So much climb

Miles: 351.8 to 374.8

Mileage: 23

Day: 19

The view was gone by the morning. Our sleeping bags were wet again and so was the tent. Fog was everywhere. Cold and wet to start the day. 

The weird part of it was, the higher we climbed the drier it got. We had ten miles of consistent climbing to start the day. Around 6,000 feet, dew covered everything. We got wet just walking past the brush and grass. 


All sun and shine.
Within an hour we stopped twice to de-layer. Once we got above the clouds it was all sunshine and barely any wind. 

We climbed above 8,000 feet before the rough, steep, very un-PCT descent to Highway 2; our road to Wrightwood, California and resupply. 

Most of the grades on the PCT are gentle, particularly from my perspective as a prodominantly East Coast hiker. In the east, you go straight up and directly down; no switchbacks, lots of sweating. Out west, the trails will go to sometimes extreme distances to contour hillsides and avoid grades steeper than 3 percent or so. 

So I found the way down to Highway 2 from Guffy Campground to be crazy steep. I’m talking 10 percent or more. My ankles were not happy.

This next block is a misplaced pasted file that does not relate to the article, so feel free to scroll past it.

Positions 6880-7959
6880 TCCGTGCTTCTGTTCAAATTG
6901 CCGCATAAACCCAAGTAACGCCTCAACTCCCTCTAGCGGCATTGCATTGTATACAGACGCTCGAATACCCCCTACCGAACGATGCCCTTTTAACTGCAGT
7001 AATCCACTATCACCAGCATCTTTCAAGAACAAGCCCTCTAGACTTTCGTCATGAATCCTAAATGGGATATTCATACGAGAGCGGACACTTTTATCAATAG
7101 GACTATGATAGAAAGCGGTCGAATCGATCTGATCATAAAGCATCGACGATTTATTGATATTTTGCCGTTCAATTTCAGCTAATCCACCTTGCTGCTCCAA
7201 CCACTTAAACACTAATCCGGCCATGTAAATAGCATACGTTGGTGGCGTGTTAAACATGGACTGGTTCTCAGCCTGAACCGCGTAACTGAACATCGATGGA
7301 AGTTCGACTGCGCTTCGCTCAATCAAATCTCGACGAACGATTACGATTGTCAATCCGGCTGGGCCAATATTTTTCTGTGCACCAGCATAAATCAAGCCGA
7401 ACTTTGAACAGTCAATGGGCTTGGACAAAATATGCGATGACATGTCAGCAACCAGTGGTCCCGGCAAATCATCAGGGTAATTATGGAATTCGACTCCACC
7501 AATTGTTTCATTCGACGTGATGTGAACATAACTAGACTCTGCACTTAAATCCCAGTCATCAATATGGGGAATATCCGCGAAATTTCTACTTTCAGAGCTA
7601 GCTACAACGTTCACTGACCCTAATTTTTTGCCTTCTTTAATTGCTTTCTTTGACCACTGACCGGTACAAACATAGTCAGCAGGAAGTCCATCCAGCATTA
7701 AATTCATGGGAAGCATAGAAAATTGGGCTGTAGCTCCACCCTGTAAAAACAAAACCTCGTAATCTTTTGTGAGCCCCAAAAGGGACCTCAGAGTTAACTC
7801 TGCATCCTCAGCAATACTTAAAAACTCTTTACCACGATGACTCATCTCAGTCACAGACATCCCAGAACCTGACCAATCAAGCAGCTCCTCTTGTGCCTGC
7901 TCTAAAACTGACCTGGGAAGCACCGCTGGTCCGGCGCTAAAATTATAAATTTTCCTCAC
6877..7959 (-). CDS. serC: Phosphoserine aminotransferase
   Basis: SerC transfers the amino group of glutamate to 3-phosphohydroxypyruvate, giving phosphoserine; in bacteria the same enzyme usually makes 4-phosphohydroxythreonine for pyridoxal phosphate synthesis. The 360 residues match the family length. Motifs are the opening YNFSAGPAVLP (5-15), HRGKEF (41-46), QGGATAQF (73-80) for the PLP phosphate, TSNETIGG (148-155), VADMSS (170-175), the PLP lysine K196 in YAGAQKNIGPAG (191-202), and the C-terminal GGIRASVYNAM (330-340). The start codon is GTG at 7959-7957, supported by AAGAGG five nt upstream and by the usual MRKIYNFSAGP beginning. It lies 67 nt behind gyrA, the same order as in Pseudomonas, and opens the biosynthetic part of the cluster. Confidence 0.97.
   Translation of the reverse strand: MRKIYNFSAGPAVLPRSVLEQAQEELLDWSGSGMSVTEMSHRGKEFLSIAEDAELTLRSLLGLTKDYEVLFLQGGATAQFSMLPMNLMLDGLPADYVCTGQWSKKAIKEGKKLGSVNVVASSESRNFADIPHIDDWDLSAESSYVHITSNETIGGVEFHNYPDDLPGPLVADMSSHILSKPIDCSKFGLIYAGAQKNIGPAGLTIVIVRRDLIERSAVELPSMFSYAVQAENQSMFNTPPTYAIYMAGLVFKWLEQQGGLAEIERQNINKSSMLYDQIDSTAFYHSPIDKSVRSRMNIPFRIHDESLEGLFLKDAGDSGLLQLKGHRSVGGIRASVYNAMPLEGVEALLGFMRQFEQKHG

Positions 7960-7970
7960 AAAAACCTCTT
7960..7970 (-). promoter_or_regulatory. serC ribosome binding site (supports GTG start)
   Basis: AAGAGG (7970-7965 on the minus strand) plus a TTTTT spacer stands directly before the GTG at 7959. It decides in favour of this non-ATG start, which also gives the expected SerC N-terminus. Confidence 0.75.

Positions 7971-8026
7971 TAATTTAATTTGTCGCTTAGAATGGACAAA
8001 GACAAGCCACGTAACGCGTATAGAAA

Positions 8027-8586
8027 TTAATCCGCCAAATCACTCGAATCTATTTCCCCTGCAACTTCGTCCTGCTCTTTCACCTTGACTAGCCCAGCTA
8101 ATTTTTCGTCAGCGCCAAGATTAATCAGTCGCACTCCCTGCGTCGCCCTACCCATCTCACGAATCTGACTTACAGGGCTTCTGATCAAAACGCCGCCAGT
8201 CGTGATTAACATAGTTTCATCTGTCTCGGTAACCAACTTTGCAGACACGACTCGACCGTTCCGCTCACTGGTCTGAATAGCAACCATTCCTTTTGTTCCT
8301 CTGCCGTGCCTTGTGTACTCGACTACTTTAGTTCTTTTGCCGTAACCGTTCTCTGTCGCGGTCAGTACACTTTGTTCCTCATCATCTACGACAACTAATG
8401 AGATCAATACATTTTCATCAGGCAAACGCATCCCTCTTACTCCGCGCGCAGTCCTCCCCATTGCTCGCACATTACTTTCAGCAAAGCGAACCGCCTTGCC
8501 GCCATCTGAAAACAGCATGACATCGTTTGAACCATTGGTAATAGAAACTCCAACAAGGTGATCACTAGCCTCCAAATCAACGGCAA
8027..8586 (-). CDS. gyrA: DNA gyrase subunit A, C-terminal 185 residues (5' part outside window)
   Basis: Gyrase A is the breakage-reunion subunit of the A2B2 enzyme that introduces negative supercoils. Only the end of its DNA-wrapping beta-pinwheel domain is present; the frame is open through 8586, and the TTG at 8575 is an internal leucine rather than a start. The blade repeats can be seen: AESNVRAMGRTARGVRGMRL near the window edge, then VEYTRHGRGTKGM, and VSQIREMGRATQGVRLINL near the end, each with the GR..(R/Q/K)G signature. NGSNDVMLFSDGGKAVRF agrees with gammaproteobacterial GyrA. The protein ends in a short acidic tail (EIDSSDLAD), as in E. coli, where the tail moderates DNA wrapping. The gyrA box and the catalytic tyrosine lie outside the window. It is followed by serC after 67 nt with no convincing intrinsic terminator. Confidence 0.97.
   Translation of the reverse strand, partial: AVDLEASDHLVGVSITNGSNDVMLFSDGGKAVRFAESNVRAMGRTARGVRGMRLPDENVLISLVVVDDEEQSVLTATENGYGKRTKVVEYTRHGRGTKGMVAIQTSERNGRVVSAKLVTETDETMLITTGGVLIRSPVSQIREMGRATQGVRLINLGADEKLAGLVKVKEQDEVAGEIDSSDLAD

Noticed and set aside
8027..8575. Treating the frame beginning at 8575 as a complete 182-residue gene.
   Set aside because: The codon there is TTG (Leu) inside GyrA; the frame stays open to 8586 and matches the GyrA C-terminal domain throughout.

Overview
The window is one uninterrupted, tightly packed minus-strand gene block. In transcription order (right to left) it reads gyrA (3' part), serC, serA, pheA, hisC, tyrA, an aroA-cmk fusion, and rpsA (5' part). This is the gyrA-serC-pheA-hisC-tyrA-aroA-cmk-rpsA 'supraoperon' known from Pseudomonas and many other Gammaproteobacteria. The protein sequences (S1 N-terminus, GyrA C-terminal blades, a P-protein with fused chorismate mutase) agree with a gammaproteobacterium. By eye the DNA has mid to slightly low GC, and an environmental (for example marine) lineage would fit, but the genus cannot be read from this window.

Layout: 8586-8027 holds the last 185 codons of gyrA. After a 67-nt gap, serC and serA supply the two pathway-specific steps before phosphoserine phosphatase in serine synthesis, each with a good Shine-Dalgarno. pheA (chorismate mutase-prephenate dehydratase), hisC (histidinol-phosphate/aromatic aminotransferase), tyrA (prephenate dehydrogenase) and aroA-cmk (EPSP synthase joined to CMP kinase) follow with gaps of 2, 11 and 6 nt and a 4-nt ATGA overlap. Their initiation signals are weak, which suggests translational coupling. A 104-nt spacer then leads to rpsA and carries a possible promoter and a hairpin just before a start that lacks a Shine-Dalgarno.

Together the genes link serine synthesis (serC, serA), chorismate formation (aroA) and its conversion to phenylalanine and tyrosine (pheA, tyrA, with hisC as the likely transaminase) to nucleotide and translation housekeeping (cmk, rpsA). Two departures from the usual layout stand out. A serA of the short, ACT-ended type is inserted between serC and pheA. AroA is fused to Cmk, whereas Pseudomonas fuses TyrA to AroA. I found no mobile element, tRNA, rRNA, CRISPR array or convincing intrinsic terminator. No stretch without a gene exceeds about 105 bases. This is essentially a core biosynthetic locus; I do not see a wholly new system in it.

Nevertheless, we made good time and were parked, thumbs out, at Highway 2 by 2:30 p.m. We had three boxes to collect from the lovely people at Mountain Hardware, which closed at 5:30. 

Despite very light traffic, we got a hitch in about 20 minutes from a couple of day hikers headed back home. We were sorting through our boxes and sunning our sleeping bags by  3:15. 

The hitch back was just as simple. I am always surprised how nice, clean people with nice, clean cars let dirty hikers sit in them. But more importantly, I am so very grateful!

Back up at the pass, the temperature had dropped. We layered back up for the last five miles of the day. 

We passed our friend, Misery, about a mile in. He was camped and eating, but we decided to press on for a few more miles. Misery started the same morning as we did. We’ve been leapfrogging him the whole time. 

We decided to camp less than a half-mile up the climb to Mt. Baden-Powell. We would tackle the 9,300-foot summit in the morning. 

The best part about camping on Baden-Powell was that the ground under us was dirt! Not sand or gravel. Dirt!! I’m not planning on getting used to it. 

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